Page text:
BullyHERE is an article about the tremendous pain and life altering consequences that can come with having autism or Asperger's Syndrome.

"Antietam school stabbings admitted by boy, 13: The eighth-grader will be committed to a facility specializing in Asperger’s syndrome, a mental disorder characterized by lack of social skills."

From his lawyer: “He’s a good kid,” Gavin said. “Life dealt him a difficult hand.”  Indeed.


polly kahl

I'm the person who sent the article to Kim in email this morning. The irony is that I wrote a letter to the editor of the newspaper that printed this story, and they contacted me and told me to site professional sources in my letter before they'd print it in their newspaper. Gee, if they'd done that with the writer of the article in the first place, it might've actually been accurate.

Bottom line, the article shouldn't have even mentioned the kid's AS. He exploded because of years of bullying, NOT because he has AS. Here's my letter to the editor. We'll see if they print it or not.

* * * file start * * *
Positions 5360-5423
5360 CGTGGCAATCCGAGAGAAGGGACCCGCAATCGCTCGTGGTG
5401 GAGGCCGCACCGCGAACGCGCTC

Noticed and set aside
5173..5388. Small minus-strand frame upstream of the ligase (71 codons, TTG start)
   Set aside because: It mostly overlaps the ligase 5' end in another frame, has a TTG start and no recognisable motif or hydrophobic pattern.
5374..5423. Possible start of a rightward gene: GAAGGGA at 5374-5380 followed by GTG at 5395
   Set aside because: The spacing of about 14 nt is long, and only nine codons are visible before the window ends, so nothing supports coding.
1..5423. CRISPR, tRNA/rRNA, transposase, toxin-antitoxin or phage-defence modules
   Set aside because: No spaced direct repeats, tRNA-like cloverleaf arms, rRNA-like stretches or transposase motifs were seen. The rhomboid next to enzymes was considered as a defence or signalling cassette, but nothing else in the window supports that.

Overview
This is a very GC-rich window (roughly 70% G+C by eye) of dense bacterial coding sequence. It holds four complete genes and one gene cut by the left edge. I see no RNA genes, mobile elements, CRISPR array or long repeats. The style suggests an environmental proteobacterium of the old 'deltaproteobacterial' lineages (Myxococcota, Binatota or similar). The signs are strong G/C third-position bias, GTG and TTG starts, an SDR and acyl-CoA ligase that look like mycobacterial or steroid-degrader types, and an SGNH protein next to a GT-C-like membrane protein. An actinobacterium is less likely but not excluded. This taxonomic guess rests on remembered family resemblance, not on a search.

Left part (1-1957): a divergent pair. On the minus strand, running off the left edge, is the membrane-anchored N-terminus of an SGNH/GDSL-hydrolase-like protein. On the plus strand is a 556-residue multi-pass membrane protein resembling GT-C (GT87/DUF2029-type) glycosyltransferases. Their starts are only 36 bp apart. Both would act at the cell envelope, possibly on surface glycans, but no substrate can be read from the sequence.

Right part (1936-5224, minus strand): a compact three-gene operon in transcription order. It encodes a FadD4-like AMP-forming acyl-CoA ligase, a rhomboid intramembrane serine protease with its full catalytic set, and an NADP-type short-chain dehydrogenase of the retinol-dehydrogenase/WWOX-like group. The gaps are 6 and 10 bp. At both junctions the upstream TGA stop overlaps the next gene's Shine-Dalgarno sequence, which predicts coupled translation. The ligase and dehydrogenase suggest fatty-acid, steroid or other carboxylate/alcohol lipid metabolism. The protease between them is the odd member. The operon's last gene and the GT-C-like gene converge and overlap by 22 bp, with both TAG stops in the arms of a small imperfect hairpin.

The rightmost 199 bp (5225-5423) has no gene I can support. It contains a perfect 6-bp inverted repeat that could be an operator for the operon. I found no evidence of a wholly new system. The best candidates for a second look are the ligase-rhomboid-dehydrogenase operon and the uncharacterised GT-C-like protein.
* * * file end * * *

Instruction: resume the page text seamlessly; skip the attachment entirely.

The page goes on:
"Dear Editor,
I am writing in response to your 2/20 article Antietam School Stabbings Admitted By Boy, 13. The case involves a boy who stabbed children at his school after suffering years of bullying by classmates. Including the information that the perpetrator has Asperger's Syndrome, and that he has now been placed in an inpatient treatment center specializing in Asperger's, gives the impression that AS was responsible for the stabbings. This was irresponsible reporting to say the least. Asperger's syndrome (AS) is an autism spectrum disorder. It is milder than autism but shares some of its symptoms, according to Margaret Sytrock in Autism Spectrum Disorders: Pervasive Developmental Disorders. It is not listed in the DSM-IV (The Diagnostic & Statistical Manual of Mental Disorders) as a mental illness or a mental disorder. According to Dr. Donna M. Schwartz-Watts of the South Carolina School of Medicine, little is known about the prevalence of violence and autistic spectrum disorders. Although Aspergians may be subject to more than usual bullying due to the social awkwardness and eccentricities that are inherent to the condition, there are no studies to suggest that the condition itself would cause a violent reaction to that bullying.